Tokyo Olympics: Great Britain win emphatic gold in 4x200m freestyle relay

Dates: 23 July-8 August Time in Tokyo: BST +8
Coverage: Watch live on BBC TV, BBC iPlayer, BBC Red Button and online; Listen on BBC Radio 5 Live, Sports Extra and Sounds; live text and video clips on BBC Sport website and app.

Great Britain’s men secured another gold in the Olympic pool with a dominant victory in the 4x200m freestyle relay in Tokyo.

The quartet of 200m champion Tom Dean, silver medallist Duncan Scott, James Guy and Matthew Richards came within 0.03secs of the world record in a stunning performance.

The British quartet won in six minutes 58.58 seconds – an emphatic 3.23secs clear of the Russian Olympic Committee.

Australia claimed the bronze medal.

Great Britain were favourites going into the race having qualified fastest and they produced what former Olympian Mark Foster described as a “demonstration of a performance”.

The victory means Dean becomes the first British male swimmer to win two golds at the same Olympic Games since 1908.

It is also the first time in 113 years that Great Britain have won three swimming gold medals at an Olympics.

Guy, who put Britain into pole position with his strong second leg, shed tears as Scott brought the team home.

James Guy and Tom Dean
James Guy (left, with Tom Dean) showed his emotion as Great Britain’s victory was confirmed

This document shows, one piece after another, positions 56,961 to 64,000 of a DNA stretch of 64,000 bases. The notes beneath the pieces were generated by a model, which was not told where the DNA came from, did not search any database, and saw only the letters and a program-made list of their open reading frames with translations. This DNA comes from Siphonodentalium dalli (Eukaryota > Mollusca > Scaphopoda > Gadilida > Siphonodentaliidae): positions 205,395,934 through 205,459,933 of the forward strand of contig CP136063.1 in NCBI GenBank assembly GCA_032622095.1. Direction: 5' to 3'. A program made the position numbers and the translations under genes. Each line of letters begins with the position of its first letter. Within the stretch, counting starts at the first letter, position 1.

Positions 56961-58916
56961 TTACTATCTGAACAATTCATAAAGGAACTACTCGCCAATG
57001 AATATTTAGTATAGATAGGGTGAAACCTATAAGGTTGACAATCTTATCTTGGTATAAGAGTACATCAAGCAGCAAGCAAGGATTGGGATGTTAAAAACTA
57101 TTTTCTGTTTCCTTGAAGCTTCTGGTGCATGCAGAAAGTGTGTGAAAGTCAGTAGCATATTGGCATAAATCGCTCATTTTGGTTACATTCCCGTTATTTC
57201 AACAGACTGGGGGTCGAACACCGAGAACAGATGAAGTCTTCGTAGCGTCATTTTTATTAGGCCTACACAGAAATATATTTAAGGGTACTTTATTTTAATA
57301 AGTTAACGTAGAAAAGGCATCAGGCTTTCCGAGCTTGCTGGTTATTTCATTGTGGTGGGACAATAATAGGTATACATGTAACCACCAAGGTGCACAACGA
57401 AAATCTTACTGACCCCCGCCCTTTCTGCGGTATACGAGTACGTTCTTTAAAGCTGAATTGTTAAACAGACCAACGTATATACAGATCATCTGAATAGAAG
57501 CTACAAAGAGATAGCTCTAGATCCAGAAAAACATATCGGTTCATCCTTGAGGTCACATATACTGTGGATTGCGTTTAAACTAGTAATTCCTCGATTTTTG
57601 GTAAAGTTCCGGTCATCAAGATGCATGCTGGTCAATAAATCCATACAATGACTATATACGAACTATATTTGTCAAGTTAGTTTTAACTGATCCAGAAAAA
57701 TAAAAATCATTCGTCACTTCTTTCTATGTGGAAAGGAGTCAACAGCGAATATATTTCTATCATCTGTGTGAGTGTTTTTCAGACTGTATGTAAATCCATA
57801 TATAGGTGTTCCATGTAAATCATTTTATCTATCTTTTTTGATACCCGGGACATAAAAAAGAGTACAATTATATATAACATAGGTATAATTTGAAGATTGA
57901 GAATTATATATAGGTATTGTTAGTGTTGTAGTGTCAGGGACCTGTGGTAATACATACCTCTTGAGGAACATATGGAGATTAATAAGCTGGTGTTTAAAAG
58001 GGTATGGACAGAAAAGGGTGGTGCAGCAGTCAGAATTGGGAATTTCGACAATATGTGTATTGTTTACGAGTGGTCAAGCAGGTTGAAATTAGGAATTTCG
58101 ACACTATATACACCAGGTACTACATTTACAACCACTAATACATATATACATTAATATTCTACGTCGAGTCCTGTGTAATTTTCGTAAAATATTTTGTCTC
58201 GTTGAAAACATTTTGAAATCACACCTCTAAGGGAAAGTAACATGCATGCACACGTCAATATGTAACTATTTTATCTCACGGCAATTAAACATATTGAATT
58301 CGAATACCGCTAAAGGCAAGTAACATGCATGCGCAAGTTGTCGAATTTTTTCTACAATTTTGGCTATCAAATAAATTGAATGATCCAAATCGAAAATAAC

He won silver in the event in Rio four years ago and was overwhelmed after finally securing his first Olympic gold.

“After 25 years to do it, finally, it’s very emotional. It’s a dream come true,” Guy told BBC TV.

The United States pushed Britain in the opening leg, where they were led by Dean, but Guy closed the gap before Richards took a second out of the US lead.

That gave Scott a healthy head start and he took full advantage, finishing just short of a new world best.

“I think this is really special, with those boys – but we are a bit gutted we didn’t get the world record!” Scott said.

Foster, who was pacing the BBC studio as he watched the race, said: “I so wanted them to get the world record – but they will get it, because it is a young team. What a mature performance.”

Tom Dean, Duncan Scott, James Guy and Matthew Richards
The British quartet of Tom Dean, Duncan Scott, James Guy and Matthew Richards dominated the race

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